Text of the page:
According to the Switzerland-based Bank for International Settlements, the country’s overall debt-to-GDP ratio was 253.1 per cent at the end of June, down from 253.4 per cent a quarter earlier, having been 244 per cent a year earlier.

The non-financial corporate ratio for June fell to 155.1 per cent from 157.1 per cent a quarter earlier, but up from 151.8 per cent a year earlier.

The household ratio for June rose to 50.3 per cent, up from 49.3 per cent at the end of March and 46.9 per cent at the end of June 2017.

The government leverage rose to 47.6 per cent, up from 46.9 per cent at the end of March and 45.4 per cent at the end of June 2017.

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The high debt-to-GDP ratio is due partly to China’s high savings rate and the dominance of bank lending rather than financial market stock and bond offerings for corporate financing.

“It’s different from the US economy,” Han said.

China’s ability to manage risks will remain strong if there is no major exposure to foreign debt, Han said, citing the example of Japan who also have a high macro leverage and significant government debt but keeps its financial system away from crisis.

The high debt ratio was a major reason for Beijing’s policymakers to force a deleveraging campaign in the first half of this year.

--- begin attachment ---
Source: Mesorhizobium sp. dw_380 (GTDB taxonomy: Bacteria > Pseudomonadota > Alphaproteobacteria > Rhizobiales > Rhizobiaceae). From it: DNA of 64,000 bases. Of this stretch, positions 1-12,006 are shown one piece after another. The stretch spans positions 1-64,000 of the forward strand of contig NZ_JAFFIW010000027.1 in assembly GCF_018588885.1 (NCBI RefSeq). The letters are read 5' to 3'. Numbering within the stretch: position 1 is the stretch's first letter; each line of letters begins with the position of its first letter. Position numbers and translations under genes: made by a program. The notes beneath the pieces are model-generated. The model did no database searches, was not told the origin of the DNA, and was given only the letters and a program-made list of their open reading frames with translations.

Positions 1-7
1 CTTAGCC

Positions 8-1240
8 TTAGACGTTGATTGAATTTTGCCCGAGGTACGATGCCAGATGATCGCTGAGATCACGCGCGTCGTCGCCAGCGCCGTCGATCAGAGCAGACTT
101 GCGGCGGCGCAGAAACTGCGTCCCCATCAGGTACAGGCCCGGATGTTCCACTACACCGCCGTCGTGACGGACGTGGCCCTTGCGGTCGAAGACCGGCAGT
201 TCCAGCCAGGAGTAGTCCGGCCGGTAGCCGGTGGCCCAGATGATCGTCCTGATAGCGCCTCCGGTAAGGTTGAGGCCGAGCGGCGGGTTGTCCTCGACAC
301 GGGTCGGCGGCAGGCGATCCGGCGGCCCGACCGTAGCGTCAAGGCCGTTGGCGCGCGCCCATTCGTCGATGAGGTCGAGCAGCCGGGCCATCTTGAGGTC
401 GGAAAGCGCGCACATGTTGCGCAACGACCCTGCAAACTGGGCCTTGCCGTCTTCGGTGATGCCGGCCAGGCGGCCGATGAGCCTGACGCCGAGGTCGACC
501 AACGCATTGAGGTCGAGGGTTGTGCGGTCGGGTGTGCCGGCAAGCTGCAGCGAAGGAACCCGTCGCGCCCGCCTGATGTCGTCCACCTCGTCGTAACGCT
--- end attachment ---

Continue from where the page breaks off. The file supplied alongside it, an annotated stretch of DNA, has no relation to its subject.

The campaign has largely been shelved after the first round of US tariffs were announced on Chinese products in July, as policymakers turned back to stabilisation mentality.

Chinese Academy of Social Sciences project member Zhang said contingency plans are needed to counter potential shock waves, including further optimisation of fiscal resources.

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Despite the high book value of Chinese government assets, the government still has significant contingent liabilities, including implicit local debts of 30-50 trillion yuan and implicit pension liabilities of 25 trillion yuan, the think tank estimated.

In addition, many government assets are hard to liquidate to raise funds. About 44 per cent of Beijing’s net assets, or 52 trillion yuan, are stakes in state-owned enterprises, and more than half non-financial assets, or 23.9 trillion yuan, are government-controlled land reserves, the research showed.

“From a long-term perspective, we need to optimise the government’s holdings … promote SOE reform and force the closure of zombie enterprises,” Zhang added.

So-called “zombie enterprises” are those that incur recurring losses and continue to rely on the support of the government and state banks to bail them out.

Bai Chong’en, dean of the school of economic management at Tsinghua University, said that liquidation of certain government assets could help meet the funding gap next year.

“If we can inject more assets of SOEs into the pension [funding] pool, corporate contributions to social security could be reduced further,” he said.

The central government announced earlier this year that the tax authority would take over collection of social taxes at a local level next year to ensure they were collected in full.

Many companies, particularly small privately owned firms, fear that they will have to pay significantly more tax than they did in previous years, when they could often cut deals with local social security bureaus.